The current focus of Amber Implants is on the development of Vertebral Body Augmentation (VBA) implants to improve pain control and stabilize the spine in patients suffering from Vertebral Body Compression Fractures.
Our design is developed to overcome the complications of the current VBA techniques, such as the adjacent fractures, embolism, cement leakage and neurological deficits by the elimination of bone cement.
The uniqueness of our design resides in three main points:
- Customized in-situ expansion and angle correction,
- Titanium porous structure to fasten osseointegration and patient mobilization,
- Secured inside the vertebra without using PMMA bone cement and therefore avoiding all the related complications.
Vertebral Compression Fractures (VCFs) are cracks in vertebral body, which often occurs due to osteoporosis and low bone density on old patients, but also can be caused by trauma, tumor or other bone diseases. Many patients with compression fractures actually do not develop significant pain, at least not enough to warrant a medical evaluation. In many other instances, however, these fractures can be very painful. Patients with severe VCFs often experience severe back pain that may limit mobility and leading disability, and subsequently increase mortality in an already vulnerable elderly population (Laratta et al., 2017). Back pain due to VCFs may also result in decreased exercise tolerance and reduced abdominal space, causing respiratory and abdominal restrictions, and may give rise to early satiety and vertebra weight loss. Sleep disorders may also occur.
Apart from pain, vertebral compression fractures result in loss of overall body height and angulation deformity, whereby the spinal column at the point of fracture becomes abnormally bent, usually forward. This often results in significant posture changes, which can lead to more pain due to muscle spasm and other adjustments. Patients can lose self-esteem (they become fearful of further fracture, have a distorted body image and poor health perception, for instance), and develop mental disorders like depression, and as a result, self-care may become difficult. Moreover, patients with one vertebral fracture are at increased risk of peripheral and further vertebral fracture.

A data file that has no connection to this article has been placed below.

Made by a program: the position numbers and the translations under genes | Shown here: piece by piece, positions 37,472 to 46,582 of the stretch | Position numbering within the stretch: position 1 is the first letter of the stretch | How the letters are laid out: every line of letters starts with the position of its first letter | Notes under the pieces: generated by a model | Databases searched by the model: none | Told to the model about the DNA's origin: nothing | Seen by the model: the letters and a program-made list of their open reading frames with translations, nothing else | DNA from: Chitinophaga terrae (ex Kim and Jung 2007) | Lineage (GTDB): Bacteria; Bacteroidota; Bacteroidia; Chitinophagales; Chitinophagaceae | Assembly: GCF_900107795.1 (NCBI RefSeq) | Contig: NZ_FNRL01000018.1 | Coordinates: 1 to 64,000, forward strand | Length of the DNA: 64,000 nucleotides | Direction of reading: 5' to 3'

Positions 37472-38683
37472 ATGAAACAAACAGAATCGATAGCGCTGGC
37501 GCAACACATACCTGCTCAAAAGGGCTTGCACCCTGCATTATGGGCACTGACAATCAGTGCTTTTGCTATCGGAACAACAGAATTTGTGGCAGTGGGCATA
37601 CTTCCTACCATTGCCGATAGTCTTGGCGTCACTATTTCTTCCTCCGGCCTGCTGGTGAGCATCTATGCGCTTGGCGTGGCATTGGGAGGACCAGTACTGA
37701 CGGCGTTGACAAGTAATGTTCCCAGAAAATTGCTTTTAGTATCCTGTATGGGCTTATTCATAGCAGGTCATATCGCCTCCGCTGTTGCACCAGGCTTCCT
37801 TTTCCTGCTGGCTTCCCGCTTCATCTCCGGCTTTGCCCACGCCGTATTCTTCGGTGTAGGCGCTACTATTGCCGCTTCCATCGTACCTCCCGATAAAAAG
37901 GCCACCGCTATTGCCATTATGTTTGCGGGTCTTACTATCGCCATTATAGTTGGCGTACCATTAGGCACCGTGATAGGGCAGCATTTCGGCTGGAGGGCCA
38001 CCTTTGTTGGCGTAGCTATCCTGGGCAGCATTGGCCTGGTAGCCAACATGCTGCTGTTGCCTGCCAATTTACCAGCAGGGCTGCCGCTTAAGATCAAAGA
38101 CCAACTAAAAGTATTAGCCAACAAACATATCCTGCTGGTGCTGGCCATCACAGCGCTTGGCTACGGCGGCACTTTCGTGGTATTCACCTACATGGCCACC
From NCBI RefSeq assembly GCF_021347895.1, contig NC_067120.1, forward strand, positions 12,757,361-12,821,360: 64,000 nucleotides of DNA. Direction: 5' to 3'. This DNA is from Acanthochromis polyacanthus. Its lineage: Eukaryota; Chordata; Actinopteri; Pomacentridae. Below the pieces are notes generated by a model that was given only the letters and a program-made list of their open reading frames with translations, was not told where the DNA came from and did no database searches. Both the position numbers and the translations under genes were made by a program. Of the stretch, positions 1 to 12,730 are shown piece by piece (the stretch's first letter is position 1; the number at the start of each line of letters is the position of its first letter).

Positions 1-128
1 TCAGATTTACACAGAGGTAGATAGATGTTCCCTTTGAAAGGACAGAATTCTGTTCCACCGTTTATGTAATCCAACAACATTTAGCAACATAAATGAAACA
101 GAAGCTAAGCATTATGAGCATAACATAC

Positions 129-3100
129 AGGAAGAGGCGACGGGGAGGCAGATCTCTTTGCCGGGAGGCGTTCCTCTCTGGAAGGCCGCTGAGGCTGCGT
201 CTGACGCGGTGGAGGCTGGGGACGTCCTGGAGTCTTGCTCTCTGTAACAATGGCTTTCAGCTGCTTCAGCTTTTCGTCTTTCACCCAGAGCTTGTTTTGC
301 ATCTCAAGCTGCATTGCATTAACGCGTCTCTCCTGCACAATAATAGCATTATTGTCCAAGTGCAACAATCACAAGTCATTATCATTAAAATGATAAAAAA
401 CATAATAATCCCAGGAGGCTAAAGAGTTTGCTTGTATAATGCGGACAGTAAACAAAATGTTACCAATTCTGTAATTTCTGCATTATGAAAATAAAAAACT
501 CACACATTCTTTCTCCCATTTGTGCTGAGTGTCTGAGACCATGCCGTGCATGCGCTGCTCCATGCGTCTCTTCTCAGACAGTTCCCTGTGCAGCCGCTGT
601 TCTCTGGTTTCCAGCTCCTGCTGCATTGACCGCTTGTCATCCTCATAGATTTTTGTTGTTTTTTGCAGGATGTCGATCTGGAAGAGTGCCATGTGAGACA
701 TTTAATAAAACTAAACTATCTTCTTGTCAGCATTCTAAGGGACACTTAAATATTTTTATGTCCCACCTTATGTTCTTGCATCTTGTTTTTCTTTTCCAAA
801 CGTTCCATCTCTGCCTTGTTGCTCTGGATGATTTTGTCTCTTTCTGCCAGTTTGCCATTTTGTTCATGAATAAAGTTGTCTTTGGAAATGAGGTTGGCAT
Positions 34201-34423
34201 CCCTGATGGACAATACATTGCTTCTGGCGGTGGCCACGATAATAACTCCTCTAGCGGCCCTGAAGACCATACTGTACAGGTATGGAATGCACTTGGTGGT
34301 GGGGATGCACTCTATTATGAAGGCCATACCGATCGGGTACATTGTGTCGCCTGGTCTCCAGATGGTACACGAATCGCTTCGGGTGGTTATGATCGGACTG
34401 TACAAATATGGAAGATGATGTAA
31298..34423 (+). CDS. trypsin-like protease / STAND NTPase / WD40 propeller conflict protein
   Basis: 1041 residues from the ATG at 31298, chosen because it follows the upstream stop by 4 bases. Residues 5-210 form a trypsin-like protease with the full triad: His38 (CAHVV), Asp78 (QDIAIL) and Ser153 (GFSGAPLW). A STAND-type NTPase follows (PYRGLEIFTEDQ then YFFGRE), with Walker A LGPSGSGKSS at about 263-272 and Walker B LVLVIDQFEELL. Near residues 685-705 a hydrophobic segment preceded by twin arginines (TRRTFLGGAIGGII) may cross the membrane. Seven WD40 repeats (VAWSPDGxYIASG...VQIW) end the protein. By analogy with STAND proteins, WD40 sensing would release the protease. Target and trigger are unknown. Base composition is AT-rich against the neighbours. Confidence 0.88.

In the past years, due to aging of the population, a growing incidence of spinal disorders (SD) and associated pain has been reported resulting in a steady increase in the number of surgical treatments worldwide. In North America, the lifetime risk of clinically evident vertebral fracture is 15.6% for 50-year-old women, and this number increases with the age due to increase of osteoporosis in older people. It is estimated that VCF affects around 1.4 million patients globally every year. In the USA, approximately 700,000 new osteoporotic fractures are seen every year, of which one-third become chronically painful and therefore diagnosed. However, it is difficult to give a very precise estimation because not all fractures come to the attention of clinicians and they are not always recognized on x-rays.
The aims of treatment of patients with VCF are to reduce symptoms (pain and spine instability and kyphosis) and mobilize the patient as quickly as possible. Patients with more severe broken vertebrae, spinal deformities or spinal disorders will eventually undergo spinal surgery. Hereof, minimally Invasive Surgery (MIS) procedures are used to treat severe VBCFs caused by osteoporosis, traumatic injury and pathological fractures (such as metastasis, osteomyelitis or Paget’s disease) to restore mobility, reduce pain, minimize the incidence of new fractures, stabilize the bone and restore the natural spine alignment (kyphosis) by restoring the lost vertebral body height.
Traditional procedures such as Vertebroplasty (first-generation) and Kypoplasty (second-generation) are not able to completely restore the vertebra height, and involve important risk factors such as bone cement leaks and the collapse of adjacent healthy levels. Due to this fact, a third generation of procedures using implants are being used to avoid the risks that could endanger the health of the patient.
1st and 2nd generation treatments:
KAVIAR study: Patients with osteoporotic vertebral body compression fractures will be randomly assigned to treatment with balloon kyphoplasty (191 patients) or vertebroplasty (190 patients). This study has reported more than 65% serious adverse events for both surgeries including fall (15%), remaining back pain (22%), lumbar and thoracic vertebral fracture (16%). Also around 30% of non-serious adverse events has been reported.
3rd generation treatments:
Amber Implants has performed a thorough literature study on third generation devices, including total 1219 fractures in clinical studies and 326 fractures in preclinical studies. The outcome of this research shows that the most often occurring complications in the third generation treatments (implants) are adjacent fractures (5-11%), and cement leakage (15-25%). More information can be found in the our scientific report.